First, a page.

Vancouver Seawall

Canadian Canine Experience: A Month In Dog Friendly Vancouver BC

Dog friendly Vancouver? Absolutely!

Well I’ve always wanted to live abroad so I feel very fortunate that in December of 2018 I was lucky enough to head to, what I learned to be, the very dog friendly Vancouver BC.

In case you’re curious, Berlin, my 10 year old Shepard mix, and I crossed the border into Canada with ease since the only requirement was proof of her current rabies vaccination, which they didn’t even ask to see.

I knew two things before I left Los Angeles:

Berlin and I were going to have lots of adventures, rain or shine and

The Venetian blinds in our short term rental needed to be temporarily replaced.

..Wait, what?

Well, you see, Berlin is a very mellow dog except in three situations:

1) After a bath (who doesn’t love the post-bath zoomies?)

2) At the beach where she runs in circles in the sand and

3) When she wants to get outside, be it to lay out in the sun or less pleasant things like escaping a scary sound (smoke alarm) or unfamiliar place (new housing). It’s in this third situation we’ve learned Venetian blinds don’t stand a chance.

More on dog anxieties in a future post.

Sunset With My Dog in Vancouver
Enjoying sunset in Vancouver with my dog

Want to read about what happened on the road before we arrived at the border crossing? Read PART ONE — An Epic Adventure: Dog Friendly Road Trip, Los Angeles to Vancouver BC at

What I didn’t know was how much I would cherish every waking moment of this time together, even as it was happening.

So, let’s talk about all the fun dog friendly activities Berlin and I enjoyed in Vancouver. If you haven’t guessed it already, it was winter so there was lots and lots of rain, but we didn’t let that stop us.

PART TWO — A winter month in dog friendly Vancouver, B.C.


Downtown Vancouver is the southeastern portion of a peninsula and is almost entirely enclosed by a seawall. In other words, it is a beautiful city with amazing, uninterrupted views of the water in nearly all directions. This path, which also extends around Stanley Park and all the way to Granville Island, is the world’s longest continuous waterfront path. Naturally I decided that Berlin and I should walk it in it’s entirety, in small portions, with one exception. We had a good reason though!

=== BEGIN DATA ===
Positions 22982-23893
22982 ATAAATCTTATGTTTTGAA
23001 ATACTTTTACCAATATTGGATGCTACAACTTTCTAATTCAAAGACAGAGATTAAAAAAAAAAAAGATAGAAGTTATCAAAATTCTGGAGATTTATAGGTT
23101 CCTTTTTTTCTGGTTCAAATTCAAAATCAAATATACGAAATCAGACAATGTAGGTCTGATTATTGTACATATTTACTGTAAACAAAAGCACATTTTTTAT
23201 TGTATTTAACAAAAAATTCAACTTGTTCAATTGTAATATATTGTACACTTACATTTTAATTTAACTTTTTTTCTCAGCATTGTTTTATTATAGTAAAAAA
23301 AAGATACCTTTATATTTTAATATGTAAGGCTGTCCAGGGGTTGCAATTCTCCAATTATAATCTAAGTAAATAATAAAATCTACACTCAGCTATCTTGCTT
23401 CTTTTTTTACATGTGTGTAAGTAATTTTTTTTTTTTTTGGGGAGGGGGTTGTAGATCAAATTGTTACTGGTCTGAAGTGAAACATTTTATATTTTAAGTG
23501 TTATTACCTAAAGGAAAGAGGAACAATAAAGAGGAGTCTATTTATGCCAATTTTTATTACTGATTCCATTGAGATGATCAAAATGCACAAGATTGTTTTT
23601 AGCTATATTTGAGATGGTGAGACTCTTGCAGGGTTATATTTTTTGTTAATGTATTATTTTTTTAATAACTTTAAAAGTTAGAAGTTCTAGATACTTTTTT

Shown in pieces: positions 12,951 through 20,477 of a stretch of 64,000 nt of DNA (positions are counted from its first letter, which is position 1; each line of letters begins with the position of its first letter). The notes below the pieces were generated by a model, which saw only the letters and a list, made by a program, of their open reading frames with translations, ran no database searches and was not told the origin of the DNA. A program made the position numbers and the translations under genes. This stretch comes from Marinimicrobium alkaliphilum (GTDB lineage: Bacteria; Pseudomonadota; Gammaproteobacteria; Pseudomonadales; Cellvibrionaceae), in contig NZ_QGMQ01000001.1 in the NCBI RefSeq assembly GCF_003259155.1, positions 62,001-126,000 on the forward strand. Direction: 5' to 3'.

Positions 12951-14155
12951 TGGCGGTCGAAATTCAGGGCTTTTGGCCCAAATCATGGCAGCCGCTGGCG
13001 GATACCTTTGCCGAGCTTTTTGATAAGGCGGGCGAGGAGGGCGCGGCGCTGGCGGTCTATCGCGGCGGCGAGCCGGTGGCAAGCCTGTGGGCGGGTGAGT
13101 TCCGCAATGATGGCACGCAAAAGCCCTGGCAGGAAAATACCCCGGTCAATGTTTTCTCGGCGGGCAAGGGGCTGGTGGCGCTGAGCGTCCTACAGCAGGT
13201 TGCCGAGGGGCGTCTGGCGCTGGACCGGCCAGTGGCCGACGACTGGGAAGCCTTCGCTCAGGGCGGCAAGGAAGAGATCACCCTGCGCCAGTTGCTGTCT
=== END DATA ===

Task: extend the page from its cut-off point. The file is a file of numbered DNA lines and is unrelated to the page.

One challenge of going on long walks with your dog in an urban area is the availability of dog-friendly, human restrooms.

Though there were typically large facilities at the popular public areas, ‘we’ had to be more creative on some of our walks. Over the course of the month we were there, a pet store was kind of enough to let me use their employee bathroom and on another day convinced a firehouse to let me use theirs (it was slightly cramped with Berlin in there so I’m grateful it was clean).

Really though, I love situations that force you to engage with locals.

In a cell phone world, it’s becoming less and less necessary while traveling, so ultimately I embrace being a little lost or in need of help.

In part due to the bathroom hurdle, the only section Berlin and I did not walk was from Science World to Kitsilano Beach. I heard there was a lovely dog beach at the latter though. Had there not been one down the street from us, we might have included this destination on our must-do list.

Note: A lot of the Seawall includes a separate ONE-WAY bike lane. Berlin and I walked on the pedestrian path and therefore did not have to abide by this regulation. The list below reflects what direction we walked to get the best view.

If I had to break down the Seawall into my favorite locations, they would be:
  • The Teahouse in Stanley Park to Prospect Point (the seawall takes you below Prospect Point Lookout so if you’d like to access this vantage point, consult a trail map)
  • Vancouver Rowing Club to Hallelujah Point, particularly at dusk
  • English Bay to Second Beach, either direction
Vancouver Seawall
Our glory shot the day we finished walking the entire seawall
Vancouver Seawall
Berlin seriously contemplating jumping in after some birds

To see a map of the entire seawall, visit

Dog Parks

There is a remarkable amount of residential high rises in Vancouver and, perhaps because of this, there are also many dogs and, you guessed it, lots of dog parks. This made our walks and adventures really lovely, especially since all the dogs we meet were well socialized.

Now I’ve done a fair bit of traveling around the world and after being in several dog friendly cities (sadly without Berlin), I have a theory why dogs in most dog friendly, really almost dog centered, cities behave so well. It’s not just the availability and accessibility of dog parks, dog friendly trails, restaurants, and stores, but the lack of private yards.